Paramount’s Centennial: An Employee Perspective

by Stephanie Owens, Paramount Pictures
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Paramount Pictures celebrated its 100th Anniversary this month and I was honored to be part of the festivities. Paramount is one of the world’s largest movie houses, making the history behind the curtain very extensive.To celebrate Paramount’s legendary history, the company dedicated its unnamed Administration building after Viacom’s Executive Chairman of the Board and Founder, Sumner Redstone. It was a treat to see Mr. Redstone up close and personal. It is apparent his vision and perseverance is much of the reason why Paramount was Hollywood’s No. 1 studio in 2011.

The celebration shifted focus from the newly dedicated building to a California-themed pool party at Paramount’s Blue Sky Tank, a space famous for incredible water scenes from films like Star Trek IV: The Voyage Home and The Curious Case of Benjamin Button. There, I was able to catch up with some employees to get their take on what being part of the 100thAnniversary means to them. What I discovered was that working at Paramount has led to some once-in-a-lifetime moments for many of my fellow colleagues.

Fourteen-year vet Anita Ortiz was working in Government Affairs when the Democratic National Convention hosted an event on the lot in 2000.  Bill Clinton was in attendance and Anita was part of a group selected by the United States Secret Service to meet the former president – it’s a moment she considers the greatest of her career. Well, that and meeting her husband on the lot.  Talk about movie magic!

Linda Archibeque, who has worked on the Paramount lot for 31 years, has celebrated three milestones with the company: its 75th anniversary in 1987, its 90th anniversary in 2002 and this year, its 100th.

“My father was a TV repairman in Hancock Park and we would drive past the Paramount lot. He would say ‘That is where they make movies,’” Archibeque recalls. “I always wanted to work at Paramount.”

Archibeque applied for a job after high school and began working in the accounting department.  Soon thereafter, she found herself as Paramount’s location coordinator, assisting with Life Magazine’s photo shoot to commemorate the 75th Anniversary. She remembers the stage, the construction of the risers, how Marathon Street was closed to traffic and, of course, the stars.  “I was 26, I was a kid, and every star that I had grown up loving was there,” she said.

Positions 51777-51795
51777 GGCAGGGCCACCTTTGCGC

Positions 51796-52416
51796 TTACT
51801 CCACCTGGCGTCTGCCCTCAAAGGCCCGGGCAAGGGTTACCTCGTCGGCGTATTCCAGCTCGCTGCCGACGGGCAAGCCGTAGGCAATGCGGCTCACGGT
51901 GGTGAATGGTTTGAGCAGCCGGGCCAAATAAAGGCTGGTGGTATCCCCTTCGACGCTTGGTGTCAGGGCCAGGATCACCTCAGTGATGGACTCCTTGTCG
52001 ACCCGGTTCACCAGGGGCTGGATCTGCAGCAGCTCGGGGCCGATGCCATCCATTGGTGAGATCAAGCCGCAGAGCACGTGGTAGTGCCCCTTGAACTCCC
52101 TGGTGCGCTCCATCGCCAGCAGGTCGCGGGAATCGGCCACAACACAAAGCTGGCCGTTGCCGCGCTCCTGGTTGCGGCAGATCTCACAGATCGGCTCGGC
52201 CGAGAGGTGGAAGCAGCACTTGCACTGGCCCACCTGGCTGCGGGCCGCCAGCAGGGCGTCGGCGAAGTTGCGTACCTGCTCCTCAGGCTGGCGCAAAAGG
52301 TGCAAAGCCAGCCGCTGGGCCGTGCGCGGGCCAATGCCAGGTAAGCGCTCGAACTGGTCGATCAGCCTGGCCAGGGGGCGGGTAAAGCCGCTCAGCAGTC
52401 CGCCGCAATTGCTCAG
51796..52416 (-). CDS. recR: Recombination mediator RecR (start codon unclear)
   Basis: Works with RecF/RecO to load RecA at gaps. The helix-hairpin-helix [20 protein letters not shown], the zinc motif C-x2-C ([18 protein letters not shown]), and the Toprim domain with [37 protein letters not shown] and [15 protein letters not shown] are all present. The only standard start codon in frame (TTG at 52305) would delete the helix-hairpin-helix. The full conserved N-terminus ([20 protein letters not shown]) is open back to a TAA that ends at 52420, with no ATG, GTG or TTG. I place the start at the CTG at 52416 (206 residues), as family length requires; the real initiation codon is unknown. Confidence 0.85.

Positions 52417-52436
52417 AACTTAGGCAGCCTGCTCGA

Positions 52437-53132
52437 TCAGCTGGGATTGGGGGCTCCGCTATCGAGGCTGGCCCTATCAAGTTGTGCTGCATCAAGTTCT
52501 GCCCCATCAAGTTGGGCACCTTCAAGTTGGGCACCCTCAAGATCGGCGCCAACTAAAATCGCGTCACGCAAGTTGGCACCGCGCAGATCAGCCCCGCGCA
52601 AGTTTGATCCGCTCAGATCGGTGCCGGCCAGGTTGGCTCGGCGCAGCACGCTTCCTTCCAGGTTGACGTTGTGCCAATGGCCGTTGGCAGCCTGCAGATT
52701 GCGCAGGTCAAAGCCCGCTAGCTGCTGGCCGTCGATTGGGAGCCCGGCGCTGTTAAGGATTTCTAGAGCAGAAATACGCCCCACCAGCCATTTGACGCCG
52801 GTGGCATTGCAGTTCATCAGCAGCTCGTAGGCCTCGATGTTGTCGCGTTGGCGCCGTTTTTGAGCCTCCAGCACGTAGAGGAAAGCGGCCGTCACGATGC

Helping to shape some of today’s memorable experiences is Nancy Reid, who has worked for Paramount’s Vice Chairman Rob Moore for five years. She has had a hand in everything from rallying more than 100 employees to make a Grease lip dub to spearheading our 100th Anniversary, but it was a special appreciation lunch given by Tom Cruise that really stands out.

“One experience in particular that is exceptionally cool was attending a lunch Tom Cruise threw in appreciation for all of those who worked on Mission: Impossible – Ghost Protocol,” Nancy said.  “It was held in the Paramount Theatre and was catered by Umami Burger. After lunch, Tom, flanked by the film’s director Brad Bird and producer Bryan Burk gave a champagne toast, each expressing their appreciation and enjoyment working with the Paramount team.

“And just when you thought it couldn’t get better, Tom took the time to shake hands and take photos with all of the ‘employee fans’ that approached him.  I sat back and watched all of this, thinking ‘this guy is the best!’”

For me, my favorite memory is hearing these stories from my fellow employees. From the lot we affectionately call “the campus” to the stars who make up our storied past, this is truly an extraordinary studio and I’m proud to be here.

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